3.3.1 2-D convex hull CI
If the cloud index of a measurement is below the threshold, a cloud has been detected along the line of sight of the measurement. But it is not clear where along the measurement the cloud is located. It could be, in theory, in low Earth orbit, right in front of the satellite, close to the tangent point, or at any point in between or beyond. As such, the cloud index is better suited for selecting cloud-free measurements for trace gas retrievals than locating clouds. Due to the curvature of the Earth, the line of sight of a measurement stays longer in the atmospheric layer surrounding the tangent point than the layers above. This makes it more sensitive to clouds in this layer than the layers above; but the signal of a “thicker” cloud at a higher layer is still indistinguishable from a signal of a “thinner” cloud in the tangent layer.
This section introduces a method that exploits the existing overlap of measurements of limb sounder instruments to address this problem and improve upon the positioning of detected clouds, i.e., to properly compute the convex hull of clouds determined by the CI of individual spectra. The convex hull of a set of points is the smallest convex shape that fully encloses the points. As the CI is computed from integrated microwindows over a rather large spectral range, there is no meaningful effect on the results by the spectral resolutions of IRLS measurements. Therefore, this aspect of the different instruments is neglected. (Further, the increased spectral resolution typically comes at the cost of a reduced horizontal sampling, which counteracts the purpose of exploring the spatial detection capabilities.)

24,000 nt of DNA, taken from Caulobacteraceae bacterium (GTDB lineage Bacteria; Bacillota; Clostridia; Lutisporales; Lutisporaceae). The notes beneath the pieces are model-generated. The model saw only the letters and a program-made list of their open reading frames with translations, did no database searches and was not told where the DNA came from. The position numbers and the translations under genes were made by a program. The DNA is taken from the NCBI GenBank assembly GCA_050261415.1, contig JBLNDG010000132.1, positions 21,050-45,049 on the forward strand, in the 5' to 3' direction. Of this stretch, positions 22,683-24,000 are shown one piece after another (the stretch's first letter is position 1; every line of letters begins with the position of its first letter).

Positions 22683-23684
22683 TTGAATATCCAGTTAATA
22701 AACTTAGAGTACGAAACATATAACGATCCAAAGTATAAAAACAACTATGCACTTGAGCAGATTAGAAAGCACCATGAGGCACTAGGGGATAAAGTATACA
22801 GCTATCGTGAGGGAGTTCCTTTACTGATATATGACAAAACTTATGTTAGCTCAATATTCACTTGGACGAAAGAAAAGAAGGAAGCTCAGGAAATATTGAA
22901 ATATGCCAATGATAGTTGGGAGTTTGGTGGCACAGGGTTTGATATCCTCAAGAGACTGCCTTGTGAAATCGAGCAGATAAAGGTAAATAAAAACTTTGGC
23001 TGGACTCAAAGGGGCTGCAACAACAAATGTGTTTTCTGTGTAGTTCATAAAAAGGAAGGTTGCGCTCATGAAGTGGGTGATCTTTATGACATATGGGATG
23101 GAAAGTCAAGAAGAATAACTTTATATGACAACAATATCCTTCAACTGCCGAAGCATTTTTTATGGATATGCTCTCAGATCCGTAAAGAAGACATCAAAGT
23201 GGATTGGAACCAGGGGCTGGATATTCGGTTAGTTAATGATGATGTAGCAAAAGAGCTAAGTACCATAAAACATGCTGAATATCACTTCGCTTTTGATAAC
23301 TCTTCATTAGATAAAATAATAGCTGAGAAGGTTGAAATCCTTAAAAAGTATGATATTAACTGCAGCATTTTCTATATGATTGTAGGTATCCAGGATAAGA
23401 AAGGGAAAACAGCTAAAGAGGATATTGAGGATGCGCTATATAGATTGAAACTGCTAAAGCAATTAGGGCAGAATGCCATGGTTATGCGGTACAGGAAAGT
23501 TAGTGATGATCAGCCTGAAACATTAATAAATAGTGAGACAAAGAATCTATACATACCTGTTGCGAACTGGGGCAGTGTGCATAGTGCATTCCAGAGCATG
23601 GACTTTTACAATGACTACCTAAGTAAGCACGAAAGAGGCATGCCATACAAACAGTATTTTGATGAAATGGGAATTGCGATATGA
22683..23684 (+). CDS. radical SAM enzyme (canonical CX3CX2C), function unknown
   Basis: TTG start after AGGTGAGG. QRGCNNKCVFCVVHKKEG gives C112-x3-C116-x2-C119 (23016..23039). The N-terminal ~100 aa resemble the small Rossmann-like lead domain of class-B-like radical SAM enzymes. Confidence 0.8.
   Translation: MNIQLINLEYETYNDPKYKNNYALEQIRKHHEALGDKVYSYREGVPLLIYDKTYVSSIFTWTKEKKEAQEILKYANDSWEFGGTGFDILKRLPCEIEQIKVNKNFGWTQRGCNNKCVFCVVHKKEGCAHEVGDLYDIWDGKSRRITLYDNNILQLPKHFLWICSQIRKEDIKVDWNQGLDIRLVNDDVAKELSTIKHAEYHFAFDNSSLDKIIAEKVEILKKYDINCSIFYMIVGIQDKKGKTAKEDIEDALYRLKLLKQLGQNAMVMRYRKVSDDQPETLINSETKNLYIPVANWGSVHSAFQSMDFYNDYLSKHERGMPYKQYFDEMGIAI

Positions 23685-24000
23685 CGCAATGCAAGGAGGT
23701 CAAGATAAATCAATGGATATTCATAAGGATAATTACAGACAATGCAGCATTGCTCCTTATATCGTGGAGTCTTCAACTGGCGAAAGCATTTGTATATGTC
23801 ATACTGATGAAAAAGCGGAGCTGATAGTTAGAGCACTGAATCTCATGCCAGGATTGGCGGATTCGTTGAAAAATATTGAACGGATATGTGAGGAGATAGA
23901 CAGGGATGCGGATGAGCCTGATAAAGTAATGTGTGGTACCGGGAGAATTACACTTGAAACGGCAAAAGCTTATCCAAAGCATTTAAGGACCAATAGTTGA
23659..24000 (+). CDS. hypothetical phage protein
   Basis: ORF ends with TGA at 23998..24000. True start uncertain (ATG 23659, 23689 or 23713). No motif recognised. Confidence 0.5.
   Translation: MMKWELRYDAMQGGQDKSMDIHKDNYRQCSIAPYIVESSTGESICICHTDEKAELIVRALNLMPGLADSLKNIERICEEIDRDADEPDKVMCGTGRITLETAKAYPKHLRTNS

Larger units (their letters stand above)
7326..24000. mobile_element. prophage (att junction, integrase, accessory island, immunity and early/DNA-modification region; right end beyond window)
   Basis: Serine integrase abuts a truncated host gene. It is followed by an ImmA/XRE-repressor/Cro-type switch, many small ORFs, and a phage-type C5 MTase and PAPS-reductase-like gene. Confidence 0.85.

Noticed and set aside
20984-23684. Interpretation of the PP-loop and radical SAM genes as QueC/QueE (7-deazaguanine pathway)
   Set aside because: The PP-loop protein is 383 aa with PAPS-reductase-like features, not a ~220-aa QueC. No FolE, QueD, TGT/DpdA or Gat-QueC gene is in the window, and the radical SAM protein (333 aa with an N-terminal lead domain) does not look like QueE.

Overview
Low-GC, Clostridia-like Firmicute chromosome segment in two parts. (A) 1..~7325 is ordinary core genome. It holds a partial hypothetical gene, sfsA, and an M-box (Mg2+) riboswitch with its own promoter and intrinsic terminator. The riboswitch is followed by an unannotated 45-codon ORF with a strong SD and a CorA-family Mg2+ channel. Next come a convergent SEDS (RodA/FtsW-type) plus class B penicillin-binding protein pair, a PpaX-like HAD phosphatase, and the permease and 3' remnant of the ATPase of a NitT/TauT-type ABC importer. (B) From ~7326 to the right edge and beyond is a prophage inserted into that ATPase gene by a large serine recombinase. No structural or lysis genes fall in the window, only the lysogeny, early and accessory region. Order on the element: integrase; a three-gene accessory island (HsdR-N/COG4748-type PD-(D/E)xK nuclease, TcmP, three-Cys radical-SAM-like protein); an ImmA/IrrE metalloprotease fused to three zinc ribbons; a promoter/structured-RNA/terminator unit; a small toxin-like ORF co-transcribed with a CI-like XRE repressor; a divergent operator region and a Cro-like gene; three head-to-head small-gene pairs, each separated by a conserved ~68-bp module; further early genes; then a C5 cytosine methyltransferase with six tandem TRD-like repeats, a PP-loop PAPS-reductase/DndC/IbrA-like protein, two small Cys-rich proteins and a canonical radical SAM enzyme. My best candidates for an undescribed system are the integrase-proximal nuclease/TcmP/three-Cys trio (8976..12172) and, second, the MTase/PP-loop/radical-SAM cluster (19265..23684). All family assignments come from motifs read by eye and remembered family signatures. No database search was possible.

A common approximation of the spatial origin of a radiance measurement is assigning it to its tangent point, which is the location along its line of sight that is closest to the surface. This is the location where the air is densest and thus from where most radiation is emitted in optically thin conditions. Obviously, this assumption breaks down in the presence of clouds. This poses the largest problem in determining the position of clouds from the CI and the tangent point location alone. Figure 2 shows an extinction cross section and associated CI values. Comparing the location of small clouds (extinctions km−1) in the upper panels to the corresponding structures in CI in the lower panels, one can easily see how the assumption of emission stemming from the tangent point breaks down for an optically thick (i.e., nontransparent) medium. The curved structures peak at the location of the cloud and then extend downwards to both sides for measurements that either “hit” the cloud before or after the tangent point. The resulting structure is still useful as it is a strict overestimate of the dimensions of the clouds (above the detection limit). Also the cloud top altitude of the true cloud can be properly determined to high accuracy compared to, e.g., nadir sounders.
Knowing that measurements indicated as cloud-free according to the CI typically have no cloud within the tangent point layer, where the lines of sight are nearly horizontal, we can improve the method. Especially optically thin ice clouds are often rather thin vertically, which means that the radiances measured by lines of sights passing through the thin cloud at steeper angles may not be strongly affected and thus not detect its presence. Therefore, one may not easily extend the cloud-free assumption to the layers that the line of sight passes through at altitudes significantly above the tangent altitude.
The proposed first new detection method works as follows:
Build a regular grid covering the cross section. Here, a grid with a vertical spacing of 500 m was chosen to be a bit finer than the measurement grid of the IRLS to be robust against slight variations of tangent point altitude due to temperature and pressure variations. The horizontal location of the profiles was taken to coincide with the lowermost tangent points (this causes a slight shift between grid and tangent point location for higher altitudes). Each grid box is assigned a value of 0 (i.e., it is assumed to be cloudy; final values of zero can also be used, however, to determine grid boxes without measurement information).